Oh, and that box I mentioned? It feels as if the inner compartment, into which the albums nestle, was designed without that 2021 release in mind. When sliding the outer casing off for the first time, it was clear that things were squashed and all of the sleeves in the set used for this column had minor corner compressions top left, presumably caused by the ‘Voyage’ gatefold exerting some pressure against them. The artwork scans are decent if not exceptional and the discs only had some very light surface noise at times, despite some looking a little murky out the sleeve. In short, if you’re in the market for the whole lot in one go and can get a decent price on this set then it’s a very safe bet indeed. The music, of course, remains impeccable.
The increasing trend of putting super deluxe sets out on vinyl alongside the more traditional CD box editions prompts mixed feelings for your columnist, as it’s a lot of wax for curios that aren’t likely to be played to excess. The divide proved most controversial when The Beatles embarked upon their anniversary reissues and the first pair only presented selected highlights for the turntable folk. By the time ‘Abbey Road’ and ‘Let It Be’ came around, the content was the same for both. Purists seemed happy and customers had a clear choice. Such is the case for a new deep dig into Elton John’s tremendous 1971’s ‘Madman Across The Water’ album.
Housed in a lightly textured outer box with a lift-off lid, the four disc vinyl presentation commences with a gatefold replica of the main record using the same parts as the 2017 reissue which utilised Bob Ludwig’s endearing 2016 remaster. Cut at Abbey Road and pressed at Optimal, it sounds as beguiling now as it did five years ago. Elton’s vocals are especially pleasing, feeling very three-dimensional and present in the room, while his piano sounds like a real, acoustic instrument. Such high standards are maintained across the wealth of additional listening.
A double LP set entitled ‘Demos, Live and Alternative Versions’ will delight fans wanting to strip back the production and explore the early stages of some of his most familiar material. Several piano demos of the title track are included, along with one for each of the other tracks from the record. After a small taste of these artefacts appeared in the substantial ‘Jewel Box’ compilation, it’s a pleasure to have the whole lot provided for comparison. While the casual listener might not find much repeat value in this detail, it’s hard to imagine anyone beyond the dedicated shelling out over £100 for this item.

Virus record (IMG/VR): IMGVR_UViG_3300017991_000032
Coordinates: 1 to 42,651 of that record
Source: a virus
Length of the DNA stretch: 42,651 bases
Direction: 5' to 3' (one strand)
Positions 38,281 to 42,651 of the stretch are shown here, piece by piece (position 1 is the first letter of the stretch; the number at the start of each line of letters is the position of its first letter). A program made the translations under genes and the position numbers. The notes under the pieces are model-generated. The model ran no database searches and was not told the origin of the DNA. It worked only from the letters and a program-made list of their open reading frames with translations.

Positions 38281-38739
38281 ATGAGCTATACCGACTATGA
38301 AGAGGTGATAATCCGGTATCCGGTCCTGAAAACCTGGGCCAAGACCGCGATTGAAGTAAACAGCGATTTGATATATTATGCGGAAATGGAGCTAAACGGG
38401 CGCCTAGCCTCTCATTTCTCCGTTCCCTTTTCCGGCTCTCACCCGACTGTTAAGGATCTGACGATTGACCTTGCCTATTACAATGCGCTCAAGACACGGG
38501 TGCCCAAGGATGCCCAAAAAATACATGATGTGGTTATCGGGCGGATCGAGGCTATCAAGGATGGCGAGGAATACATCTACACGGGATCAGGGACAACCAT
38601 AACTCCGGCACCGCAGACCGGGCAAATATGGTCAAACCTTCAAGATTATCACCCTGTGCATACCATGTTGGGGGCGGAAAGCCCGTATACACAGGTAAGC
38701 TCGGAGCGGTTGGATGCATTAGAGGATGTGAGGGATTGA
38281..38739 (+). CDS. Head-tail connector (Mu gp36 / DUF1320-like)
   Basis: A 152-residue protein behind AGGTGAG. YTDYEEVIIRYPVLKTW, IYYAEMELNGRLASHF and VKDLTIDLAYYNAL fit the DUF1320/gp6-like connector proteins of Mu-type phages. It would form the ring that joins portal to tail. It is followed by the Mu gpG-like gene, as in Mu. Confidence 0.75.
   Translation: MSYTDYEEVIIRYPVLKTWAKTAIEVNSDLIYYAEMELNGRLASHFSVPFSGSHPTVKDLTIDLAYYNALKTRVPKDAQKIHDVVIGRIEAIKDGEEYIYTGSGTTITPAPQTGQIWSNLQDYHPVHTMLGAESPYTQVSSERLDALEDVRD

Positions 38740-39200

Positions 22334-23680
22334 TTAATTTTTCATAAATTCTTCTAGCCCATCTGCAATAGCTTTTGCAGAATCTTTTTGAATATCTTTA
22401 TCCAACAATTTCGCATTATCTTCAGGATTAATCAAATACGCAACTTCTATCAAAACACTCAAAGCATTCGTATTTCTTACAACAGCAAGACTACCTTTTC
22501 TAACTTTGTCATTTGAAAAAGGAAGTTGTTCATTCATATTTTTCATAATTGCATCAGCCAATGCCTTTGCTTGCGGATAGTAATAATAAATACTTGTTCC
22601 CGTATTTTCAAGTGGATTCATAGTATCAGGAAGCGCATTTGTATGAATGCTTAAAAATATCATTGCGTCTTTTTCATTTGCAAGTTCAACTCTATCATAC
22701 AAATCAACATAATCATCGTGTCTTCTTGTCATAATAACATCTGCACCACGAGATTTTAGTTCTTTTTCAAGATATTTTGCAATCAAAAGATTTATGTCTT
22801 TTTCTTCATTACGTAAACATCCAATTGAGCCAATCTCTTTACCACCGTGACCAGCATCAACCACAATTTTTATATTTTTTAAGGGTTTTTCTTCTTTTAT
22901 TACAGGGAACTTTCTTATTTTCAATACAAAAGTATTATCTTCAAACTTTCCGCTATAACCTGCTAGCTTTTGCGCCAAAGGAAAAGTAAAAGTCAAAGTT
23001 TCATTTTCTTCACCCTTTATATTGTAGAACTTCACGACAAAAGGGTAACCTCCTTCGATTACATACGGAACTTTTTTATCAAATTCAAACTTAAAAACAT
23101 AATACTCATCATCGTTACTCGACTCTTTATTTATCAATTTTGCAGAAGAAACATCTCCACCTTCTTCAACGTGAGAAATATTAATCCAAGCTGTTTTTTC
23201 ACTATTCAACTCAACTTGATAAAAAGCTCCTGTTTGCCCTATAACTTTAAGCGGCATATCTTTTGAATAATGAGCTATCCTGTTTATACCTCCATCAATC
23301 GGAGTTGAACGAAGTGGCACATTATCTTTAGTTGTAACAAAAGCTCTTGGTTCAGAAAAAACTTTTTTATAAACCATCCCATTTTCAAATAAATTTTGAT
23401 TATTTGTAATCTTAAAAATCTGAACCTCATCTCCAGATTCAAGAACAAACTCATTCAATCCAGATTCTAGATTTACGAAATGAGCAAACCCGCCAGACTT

An absorbing essay by Daryl Easlea is the centrepiece of the large, glossy forty page book, along with lots of single artwork, contemporary photography and general ephemera. Elton’s songwriting parter, Bernie Taupin, concludes his introduction by stating that, “this album is like an American road trip,” and it’s an apt phrase. The charming coda of an eight track session for the BBC’s ‘Sounds For Saturday’ is especially noteworthy for Elton’s comedic patter with the assembled crowd and the palpable sense of a star holding a crowd in the palm of his hand, just prior to things really taking off. With four near-silent discs, some excellent reading material and – for those who like these things – a replica poster, this set is sure to delight fans with pockets deep enough to indulge.
This column doesn’t tend to review every David Bowie vinyl release as there are, frankly, too many. While the ‘Brilliant Adventure’ set from last year was excellent and the 6×10” ‘Toy’ set an expensive luxury, the frequent coloured vinyl and picture disc represses do get more than a little grating. Especially at around £30 a pop! And if that makes you queasy, take a lot at the prices for the individual breakout releases of the albums from the aforementioned fifth era box due soon. Madness. In amongst all of this, the fiftieth anniversary of ‘The Rise And Fall of Ziggy Stardust’ has been marked with a half-speed mastered vinyl cut.